-pg instruments your code so that
gprof reports detailed information, see gprof's manual, 9.1 Implementation of Profiling
Profiling works by changing how every function in your program is compiled so that when it is called, it will stash away some information about where it was called from. From this, the profiler can figure out what function called it, and can count how many times it was called. This change is made by the compiler when your program is compiled with the
-pg' option, which causes every function to callmcount
, or_mcount`, depending on the OS and compiler) as one of its first operations.
mcount routine, included in the profiling library, is responsible for recording in an in-memory call graph table both its parent routine (the child) and its parent's parent. This is typically done by examining the stack frame to find both the address of the child, and the return address in the original parent. Since this is a very machine-dependent operation,
mcount itself is typically a short assembly-language stub routine that extracts the required information, and then calls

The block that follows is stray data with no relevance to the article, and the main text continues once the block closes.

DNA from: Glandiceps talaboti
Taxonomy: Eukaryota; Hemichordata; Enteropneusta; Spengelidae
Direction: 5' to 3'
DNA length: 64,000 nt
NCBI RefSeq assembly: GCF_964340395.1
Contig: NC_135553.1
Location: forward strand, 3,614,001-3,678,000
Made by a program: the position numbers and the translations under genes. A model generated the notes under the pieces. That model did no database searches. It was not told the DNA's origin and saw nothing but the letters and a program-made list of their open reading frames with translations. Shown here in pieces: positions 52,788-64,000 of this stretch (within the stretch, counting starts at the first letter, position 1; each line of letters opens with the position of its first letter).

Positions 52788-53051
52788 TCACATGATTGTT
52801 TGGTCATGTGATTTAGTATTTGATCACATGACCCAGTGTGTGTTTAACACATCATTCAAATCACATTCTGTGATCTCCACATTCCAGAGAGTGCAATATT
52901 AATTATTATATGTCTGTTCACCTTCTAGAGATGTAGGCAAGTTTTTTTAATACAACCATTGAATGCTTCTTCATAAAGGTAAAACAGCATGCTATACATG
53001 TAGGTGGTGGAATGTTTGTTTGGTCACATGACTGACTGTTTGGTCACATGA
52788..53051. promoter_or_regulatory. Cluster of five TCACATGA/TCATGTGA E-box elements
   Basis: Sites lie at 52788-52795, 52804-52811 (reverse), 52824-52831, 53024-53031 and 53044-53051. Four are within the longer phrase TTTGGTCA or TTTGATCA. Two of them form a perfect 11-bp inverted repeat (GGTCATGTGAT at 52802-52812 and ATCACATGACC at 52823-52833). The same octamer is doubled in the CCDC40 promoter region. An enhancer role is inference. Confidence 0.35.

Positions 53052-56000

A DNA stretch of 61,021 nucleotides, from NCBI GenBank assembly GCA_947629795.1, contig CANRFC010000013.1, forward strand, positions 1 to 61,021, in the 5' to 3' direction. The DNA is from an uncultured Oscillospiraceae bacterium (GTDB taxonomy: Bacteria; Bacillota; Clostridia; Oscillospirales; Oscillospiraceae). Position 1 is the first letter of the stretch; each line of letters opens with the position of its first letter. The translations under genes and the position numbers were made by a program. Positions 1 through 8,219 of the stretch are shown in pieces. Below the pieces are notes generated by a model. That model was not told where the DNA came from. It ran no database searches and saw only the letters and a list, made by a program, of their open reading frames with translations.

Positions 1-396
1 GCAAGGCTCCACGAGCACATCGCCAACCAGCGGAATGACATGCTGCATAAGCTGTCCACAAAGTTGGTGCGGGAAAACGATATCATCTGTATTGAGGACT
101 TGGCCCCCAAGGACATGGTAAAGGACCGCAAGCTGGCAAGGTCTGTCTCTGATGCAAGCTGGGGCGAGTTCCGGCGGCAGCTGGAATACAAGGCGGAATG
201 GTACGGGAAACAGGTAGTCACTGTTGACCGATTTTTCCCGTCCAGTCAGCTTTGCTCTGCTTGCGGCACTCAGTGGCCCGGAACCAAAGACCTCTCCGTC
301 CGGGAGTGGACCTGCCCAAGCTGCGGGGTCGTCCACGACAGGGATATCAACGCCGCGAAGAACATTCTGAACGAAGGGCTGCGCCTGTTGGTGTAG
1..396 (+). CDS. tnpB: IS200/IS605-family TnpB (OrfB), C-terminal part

__mcount_internal (a normal C function) with two arguments—
__mcount_internal is responsible for maintaining the in-memory call graph, which records
selfpc, and the number of times each of these call arcs was traversed.
Please note that with such an instrumenting profiler, you're profiling the same code you would compile in release without profiling instrumentation. There is an overhead associated with the instrumentation code itself. Also, the instrumentation code may alter instruction and data cache usage.
Contrary to an instrumenting profiler, a sampling profiler like Intel VTune works on non instrumented code by looking at the target program's program counter at regular intervals using operating system interrupts. It can also query special CPU registers to give you even more insight of what's going on.
See also Profilers Instrumenting Vs Sampling